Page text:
"Donna is a visionary costume designer. She took the script and concepts the director gave her and put together a plan and a team to completely execute it. She is every director's and producer's dream because she understands the creative work, she has her own creative insights, and she knows how to execute on time and under the multiple chaotic pressures of a large film set."
Donna Riggs was the costume design for the political documentary, America, based upon the #1 New York Times best selling author, Dinesh D’Souza, the creator of the second highest grossing political documentary film of all time.
D’Souza came to the Florida West Coast to film part of his second documentary film, called America, with producer, Gerald Molen, (Minority Report, Jurassic Park and Schindler's List for which he won an Academy Award - Oscar for Best Picture)
Director and Co-Producer, John Sullivan, needed 15th century costumes for the movie which included, 21 Eastern India villagers, 20 Lucayan Indian villagers, and 20 Christopher Columbus ship crew members that had been stranded at sea for months.
All were needed in 28 days as the Columbus replica ships were scheduled to be in the waters of Central Florida for a week.
Donna created period clothing to represent a ship full of authentic-looking sailors by distressing and dyeing fabrics that would have been the flax linen and remnants worn by the sailors, worn by a four-month period lost at sea.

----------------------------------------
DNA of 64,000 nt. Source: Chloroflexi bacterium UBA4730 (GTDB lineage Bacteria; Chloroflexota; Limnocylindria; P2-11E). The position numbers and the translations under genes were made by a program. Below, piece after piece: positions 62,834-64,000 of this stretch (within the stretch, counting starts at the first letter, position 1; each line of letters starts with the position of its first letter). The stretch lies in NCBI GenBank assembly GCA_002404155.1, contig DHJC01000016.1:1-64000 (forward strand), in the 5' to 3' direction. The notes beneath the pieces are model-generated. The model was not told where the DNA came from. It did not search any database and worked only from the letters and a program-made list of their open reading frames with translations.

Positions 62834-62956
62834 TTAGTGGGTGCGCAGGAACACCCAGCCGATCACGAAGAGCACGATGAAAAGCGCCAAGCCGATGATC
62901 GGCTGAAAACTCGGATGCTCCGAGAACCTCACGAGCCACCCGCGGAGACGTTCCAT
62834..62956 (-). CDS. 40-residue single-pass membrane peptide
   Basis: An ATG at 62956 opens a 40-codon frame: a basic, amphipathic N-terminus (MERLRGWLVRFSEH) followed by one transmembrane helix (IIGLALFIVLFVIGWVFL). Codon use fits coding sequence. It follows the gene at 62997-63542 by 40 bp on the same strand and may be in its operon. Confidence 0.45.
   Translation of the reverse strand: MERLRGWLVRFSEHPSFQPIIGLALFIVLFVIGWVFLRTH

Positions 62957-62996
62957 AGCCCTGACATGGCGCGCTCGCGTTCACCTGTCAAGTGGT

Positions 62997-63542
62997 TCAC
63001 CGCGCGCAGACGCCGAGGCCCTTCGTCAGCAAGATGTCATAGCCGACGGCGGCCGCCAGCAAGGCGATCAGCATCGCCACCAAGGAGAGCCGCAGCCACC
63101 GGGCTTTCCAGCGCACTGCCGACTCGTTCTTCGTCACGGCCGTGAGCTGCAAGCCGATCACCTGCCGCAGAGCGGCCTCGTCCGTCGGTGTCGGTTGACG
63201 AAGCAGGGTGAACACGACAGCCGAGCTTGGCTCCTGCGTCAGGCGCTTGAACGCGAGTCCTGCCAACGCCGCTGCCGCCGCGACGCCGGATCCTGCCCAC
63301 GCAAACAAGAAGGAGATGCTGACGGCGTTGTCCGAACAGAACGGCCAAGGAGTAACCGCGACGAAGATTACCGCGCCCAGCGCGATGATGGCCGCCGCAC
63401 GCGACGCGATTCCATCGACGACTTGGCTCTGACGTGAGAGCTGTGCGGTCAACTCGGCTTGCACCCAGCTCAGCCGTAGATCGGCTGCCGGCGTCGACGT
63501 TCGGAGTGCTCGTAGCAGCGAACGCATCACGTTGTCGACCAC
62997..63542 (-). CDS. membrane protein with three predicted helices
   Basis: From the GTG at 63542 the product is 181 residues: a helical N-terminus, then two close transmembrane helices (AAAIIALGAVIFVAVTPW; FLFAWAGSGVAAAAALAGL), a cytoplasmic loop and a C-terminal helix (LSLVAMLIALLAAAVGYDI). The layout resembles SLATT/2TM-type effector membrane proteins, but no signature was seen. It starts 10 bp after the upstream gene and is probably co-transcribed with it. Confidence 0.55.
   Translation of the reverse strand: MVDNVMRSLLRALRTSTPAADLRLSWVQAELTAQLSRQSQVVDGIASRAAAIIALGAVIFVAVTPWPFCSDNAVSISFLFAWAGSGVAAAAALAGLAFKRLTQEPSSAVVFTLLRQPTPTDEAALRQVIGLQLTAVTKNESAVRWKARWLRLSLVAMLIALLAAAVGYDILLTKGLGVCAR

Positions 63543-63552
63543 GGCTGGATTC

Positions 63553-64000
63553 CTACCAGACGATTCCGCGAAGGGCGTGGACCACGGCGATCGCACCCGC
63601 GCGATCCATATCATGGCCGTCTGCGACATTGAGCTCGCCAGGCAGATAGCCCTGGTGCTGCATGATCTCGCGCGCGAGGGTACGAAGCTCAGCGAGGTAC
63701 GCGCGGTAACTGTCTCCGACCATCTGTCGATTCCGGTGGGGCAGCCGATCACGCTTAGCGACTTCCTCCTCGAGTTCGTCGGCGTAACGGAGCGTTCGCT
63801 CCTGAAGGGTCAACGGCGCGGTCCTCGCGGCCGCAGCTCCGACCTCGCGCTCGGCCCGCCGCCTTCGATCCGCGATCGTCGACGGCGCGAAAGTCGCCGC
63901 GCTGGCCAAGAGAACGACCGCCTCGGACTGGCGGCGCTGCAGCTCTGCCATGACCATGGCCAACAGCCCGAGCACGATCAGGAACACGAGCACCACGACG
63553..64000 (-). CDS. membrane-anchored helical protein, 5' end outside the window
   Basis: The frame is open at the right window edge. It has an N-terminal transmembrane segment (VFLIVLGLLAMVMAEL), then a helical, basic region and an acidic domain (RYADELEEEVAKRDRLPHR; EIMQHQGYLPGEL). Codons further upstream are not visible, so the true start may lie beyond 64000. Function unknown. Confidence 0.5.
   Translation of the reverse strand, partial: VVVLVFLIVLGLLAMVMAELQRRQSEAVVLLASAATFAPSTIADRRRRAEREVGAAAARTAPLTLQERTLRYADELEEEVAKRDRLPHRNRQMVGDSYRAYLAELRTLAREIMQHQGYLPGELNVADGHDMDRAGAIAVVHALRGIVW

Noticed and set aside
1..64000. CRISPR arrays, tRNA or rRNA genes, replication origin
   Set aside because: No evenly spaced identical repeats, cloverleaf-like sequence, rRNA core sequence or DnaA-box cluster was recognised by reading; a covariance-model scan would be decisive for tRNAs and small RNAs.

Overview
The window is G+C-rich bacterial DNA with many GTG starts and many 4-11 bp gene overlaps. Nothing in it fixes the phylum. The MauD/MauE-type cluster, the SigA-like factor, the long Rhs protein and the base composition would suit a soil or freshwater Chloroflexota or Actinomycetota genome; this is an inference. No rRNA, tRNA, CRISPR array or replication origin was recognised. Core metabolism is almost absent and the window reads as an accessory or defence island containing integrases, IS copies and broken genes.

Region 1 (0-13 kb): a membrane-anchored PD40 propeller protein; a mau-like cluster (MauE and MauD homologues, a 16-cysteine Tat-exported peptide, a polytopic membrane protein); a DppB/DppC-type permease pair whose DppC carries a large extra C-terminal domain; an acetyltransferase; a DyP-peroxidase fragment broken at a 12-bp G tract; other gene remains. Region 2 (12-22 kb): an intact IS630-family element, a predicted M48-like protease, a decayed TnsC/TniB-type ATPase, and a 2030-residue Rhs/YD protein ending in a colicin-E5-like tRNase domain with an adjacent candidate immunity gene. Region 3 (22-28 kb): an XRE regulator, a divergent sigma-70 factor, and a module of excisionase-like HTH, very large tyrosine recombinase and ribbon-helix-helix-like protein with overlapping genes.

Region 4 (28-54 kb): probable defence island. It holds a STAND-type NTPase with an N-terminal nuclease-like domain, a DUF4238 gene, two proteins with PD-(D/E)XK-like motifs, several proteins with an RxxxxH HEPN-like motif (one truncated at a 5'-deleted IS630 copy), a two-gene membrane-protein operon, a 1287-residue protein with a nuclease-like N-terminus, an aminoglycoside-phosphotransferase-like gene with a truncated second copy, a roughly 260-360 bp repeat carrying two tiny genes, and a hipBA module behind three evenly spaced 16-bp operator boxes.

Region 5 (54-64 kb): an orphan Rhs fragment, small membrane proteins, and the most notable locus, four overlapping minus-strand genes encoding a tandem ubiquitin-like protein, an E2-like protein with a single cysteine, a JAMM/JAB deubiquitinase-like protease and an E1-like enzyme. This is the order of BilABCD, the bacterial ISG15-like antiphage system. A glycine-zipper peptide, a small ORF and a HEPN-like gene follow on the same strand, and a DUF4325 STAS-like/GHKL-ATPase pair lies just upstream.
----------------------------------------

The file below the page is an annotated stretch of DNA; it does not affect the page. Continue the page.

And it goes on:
Gorros, skullcaps, peasecods, hosen, trews, cuttoys, breeches, brigandines, shirts, vambraces, belts, gauntlets, and mix of clothing were created costume the 20 crewmembers.
Little research was available about the Lucayan Indian villagers, and Donna relied upon indigenous materials that would have been used for clothing, jewelry, tattoos, and body art for the Lucayans. Fabric was distressed and dyed, temporary tattoos were designed and printed to represent the culture and those symbols they would have deemed important. Real spices were used as authentic body paint, and headdresses were created to show a hierarchy in the culture.
Donna created saris, choli, dhoti, turbans, and other traditional pieces that were made from dyed and distressed Indian cotton to represent an older colors and an older time period for the Eastern Indian villagers, and wrapped and dressed the actors in authentic style.
Donna engaged her twin sister, Diana, to do the set design and staging.